In less than two years since its opening, Istanbul Airport has already gone through so much. The airport was opened in October 2018, reached its full capacity by April 2019 and by March 2020 saw the number of passengers drop dramatically as a result of the Covid-19 pandemic.

As airports around the word resume normal numbers, Istanbul Airport’s CEO Kadri Samsunlu explains what was done during the lockdown and how the airport plans to recover from Covid-19.

Ilaria Grasso Macola (IGM): What is the current situation at Istanbul Airport? How many passengers are transiting right now?

Kadri Samsunlu (KS): The pandemic has profoundly impacted the aviation industry and it has changed passenger needs and expectations globally.

At Istanbul Airport, the number of scheduled flights and passengers traffic increased in the last months. While our April passenger traffic was 31,373, it has dropped to 22,863 in May 2020. The traffic levels increased from 591,035 in June to 1,387,882 in July 2020. Likewise, our air traffic increased from 2,929 in April and May to 20,340 in June and July.

With various countries gradually lifting travel restrictions all around the world, the number of passengers and flights is gradually increasing at Istanbul Airport. With 24 airlines already having resumed their scheduled operations from and to Istanbul Airport, the airport has now restored 168 direct destinations during the pandemic, taking its total direct destinations to 285.

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IGM: What happened during the lockdown months, especially to airport workers?

KS: At the beginning of the pandemic, many of the airport staff continued to work from their homes. Also, flexible working hours have been applied at Istanbul Airport due to Covid-19 pandemic.

All operations were performed with minimum field personnel during these unprecedented times. We provided working groups with personal protective equipment, depending on the risk levels they faced while working at the airport.

A dedicated hygiene team was also instituted for post-Covid-19 times to make conformity controls of the passengers.

IGM: When do you expect to reach full capacity?

KS: With Covid-19 travel restrictions easing all around the world, airports are ready to operate 100% and adapt procedures to protect passengers and staff from the potential virus transmission.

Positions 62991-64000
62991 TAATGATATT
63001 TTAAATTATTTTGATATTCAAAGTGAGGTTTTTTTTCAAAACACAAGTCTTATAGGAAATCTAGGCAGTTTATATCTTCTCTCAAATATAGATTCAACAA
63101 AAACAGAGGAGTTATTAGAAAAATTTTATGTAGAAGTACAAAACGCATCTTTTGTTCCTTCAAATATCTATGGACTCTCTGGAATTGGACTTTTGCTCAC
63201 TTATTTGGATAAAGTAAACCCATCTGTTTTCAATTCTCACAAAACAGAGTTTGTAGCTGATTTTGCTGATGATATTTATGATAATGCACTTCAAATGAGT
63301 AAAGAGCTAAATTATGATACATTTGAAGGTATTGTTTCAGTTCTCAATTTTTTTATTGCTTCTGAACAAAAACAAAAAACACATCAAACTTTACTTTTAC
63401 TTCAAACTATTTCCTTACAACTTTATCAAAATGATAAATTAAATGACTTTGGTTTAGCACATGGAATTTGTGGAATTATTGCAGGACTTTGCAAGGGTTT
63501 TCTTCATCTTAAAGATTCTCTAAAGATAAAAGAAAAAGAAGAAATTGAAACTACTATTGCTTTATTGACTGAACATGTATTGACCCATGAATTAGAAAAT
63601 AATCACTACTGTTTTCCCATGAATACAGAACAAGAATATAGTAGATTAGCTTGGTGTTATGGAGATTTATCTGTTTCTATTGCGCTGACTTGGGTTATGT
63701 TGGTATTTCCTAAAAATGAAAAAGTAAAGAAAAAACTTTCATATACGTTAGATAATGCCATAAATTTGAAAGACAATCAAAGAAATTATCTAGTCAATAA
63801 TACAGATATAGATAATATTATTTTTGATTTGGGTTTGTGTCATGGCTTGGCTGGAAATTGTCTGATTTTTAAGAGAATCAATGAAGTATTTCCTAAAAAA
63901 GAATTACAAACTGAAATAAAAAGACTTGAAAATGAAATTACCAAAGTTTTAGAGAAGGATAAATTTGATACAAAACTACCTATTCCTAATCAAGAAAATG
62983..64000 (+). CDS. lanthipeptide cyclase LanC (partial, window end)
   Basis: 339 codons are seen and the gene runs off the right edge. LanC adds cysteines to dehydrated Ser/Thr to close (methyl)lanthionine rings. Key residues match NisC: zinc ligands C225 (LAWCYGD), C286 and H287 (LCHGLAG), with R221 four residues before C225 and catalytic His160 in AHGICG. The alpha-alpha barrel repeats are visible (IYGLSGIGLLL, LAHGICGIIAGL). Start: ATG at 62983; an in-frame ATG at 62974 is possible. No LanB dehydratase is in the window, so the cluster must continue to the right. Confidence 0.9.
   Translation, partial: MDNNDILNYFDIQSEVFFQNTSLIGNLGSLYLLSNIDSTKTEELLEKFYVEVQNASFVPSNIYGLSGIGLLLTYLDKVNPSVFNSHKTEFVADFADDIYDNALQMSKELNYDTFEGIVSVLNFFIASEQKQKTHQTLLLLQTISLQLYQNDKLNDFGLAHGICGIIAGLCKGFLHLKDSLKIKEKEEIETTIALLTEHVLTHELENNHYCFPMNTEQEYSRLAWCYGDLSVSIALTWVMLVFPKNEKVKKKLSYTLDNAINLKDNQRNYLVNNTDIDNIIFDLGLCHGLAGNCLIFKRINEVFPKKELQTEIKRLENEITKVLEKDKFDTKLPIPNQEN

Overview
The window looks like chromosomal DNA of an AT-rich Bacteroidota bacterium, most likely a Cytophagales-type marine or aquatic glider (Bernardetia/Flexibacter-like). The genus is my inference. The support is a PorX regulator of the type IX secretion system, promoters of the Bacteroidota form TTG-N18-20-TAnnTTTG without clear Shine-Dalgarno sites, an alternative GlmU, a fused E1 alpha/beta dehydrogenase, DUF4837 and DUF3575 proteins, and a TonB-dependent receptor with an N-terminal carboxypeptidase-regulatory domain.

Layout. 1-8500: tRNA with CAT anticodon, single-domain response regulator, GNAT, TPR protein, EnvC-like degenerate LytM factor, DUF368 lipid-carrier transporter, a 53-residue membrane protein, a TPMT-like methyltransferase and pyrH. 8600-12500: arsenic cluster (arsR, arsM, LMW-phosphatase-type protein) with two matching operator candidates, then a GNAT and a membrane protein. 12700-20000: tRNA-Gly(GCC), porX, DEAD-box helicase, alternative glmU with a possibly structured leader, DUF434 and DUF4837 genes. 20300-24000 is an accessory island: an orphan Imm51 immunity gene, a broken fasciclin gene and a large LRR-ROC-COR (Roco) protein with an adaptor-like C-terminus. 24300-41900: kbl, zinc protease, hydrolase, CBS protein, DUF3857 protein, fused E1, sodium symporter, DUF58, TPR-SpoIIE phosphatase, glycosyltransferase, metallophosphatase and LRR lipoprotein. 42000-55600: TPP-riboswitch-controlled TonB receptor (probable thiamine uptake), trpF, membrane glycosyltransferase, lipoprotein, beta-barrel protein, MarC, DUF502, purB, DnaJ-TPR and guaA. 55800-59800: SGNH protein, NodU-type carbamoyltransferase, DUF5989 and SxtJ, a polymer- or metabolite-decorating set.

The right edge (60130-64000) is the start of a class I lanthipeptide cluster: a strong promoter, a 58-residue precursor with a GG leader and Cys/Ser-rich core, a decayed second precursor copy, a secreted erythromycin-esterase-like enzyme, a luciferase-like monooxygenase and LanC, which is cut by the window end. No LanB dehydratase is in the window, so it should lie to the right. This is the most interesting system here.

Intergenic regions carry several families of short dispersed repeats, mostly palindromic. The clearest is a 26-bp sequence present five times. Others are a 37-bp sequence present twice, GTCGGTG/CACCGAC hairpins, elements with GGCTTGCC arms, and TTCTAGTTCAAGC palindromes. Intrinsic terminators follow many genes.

Once a solution is provided for the treatment of coronavirus, we would be able to expect a very strong recovery in the aviation industry. We expect to achieve 50% of 2019 levels in 2020 and reaching 2019 levels by the end of 2021. In a period of maximum 5 years, we will meet the long-term targets set prior to the pandemic.

At Istanbul Airport, the resumed passenger traffic has increased in parallel to our expectations, and we expect that we will reach even higher traffic numbers with the resumed routes in August and later on.

Turkey has also a very strong commitment to open the country for tourism. While the summer period will be a bit slow, we are expecting a very good recovery in the final four months of the year.

IGM: In your opinion, how has the current pandemic changed the way airports function?

KS: The global aviation industry has never faced a greater shock than what it is experiencing as a result of the Covid-19 outbreak. Even though everyone is at a different stage of the recovery process, the only thing clear is that airports will never be the same again.

Moreover, until a vaccine is developed and recognized by worldwide authorities, social distancing measures, health screenings and intensive sanitising will become the norm in every airport.

Every global crisis that has challenged the aviation industry dramatically, from 9/11 to SARS, has left a permanent mark on airports and airline operations. It is so important to take proactive and strategic posture during these times in order to operate appropriately during the post-Covid-19 era.

IGM: Will airports see an increase in the use of seamless technology to avoid contact?

KS: At Istanbul Airport, passenger processing systems will be empowered by the biometric technology sooner with facial recognition technology. Smart cameras will scan and capture the passenger’s biometric data at the conventional check-in desks and CUSS kiosks to use it through the various checkpoints. In addition to these methods, even mobile devices will be capable of getting the biometric data to use it with the system.

Once the required unique ID is created by the combination of the biometric data, flight information and passport or ID card, the passengers will no longer be asked for any document to present during their journey in the airport from check-in to boarding.

These automated and contactless solutions can play a critical role for airports in terms of both recovering from Covid-19 and creating competitive advantage in the longer term.

IGM: Can you tell us about the recent opening of the Istanbul Airport Museum?

KS: We continue our work at Istanbul Airport with the aim of transforming the time spent at the airport into a unique travel experience.

Our goal is for our passengers to experience a beautiful and memorable journey by focusing on art and culture. That is why we opened the Istanbul Airport Museum, which is available to all passengers. This elevates the airport from a global hub with outstanding passenger service to a venue for culture and art, presenting pieces from throughout Turkish history for travellers to explore.

We plan that the Istanbul Airport Museum, serving as a manifestation of the importance we attach to culture and art, will also contribute to the promotion of our country. We will succeed in making a great contribution to our country’s tourism if we can leave a mark on foreign passengers flying from our airport with the cultural values ​​of our country and thus pave the way for these passengers to opt for our country in their next flight.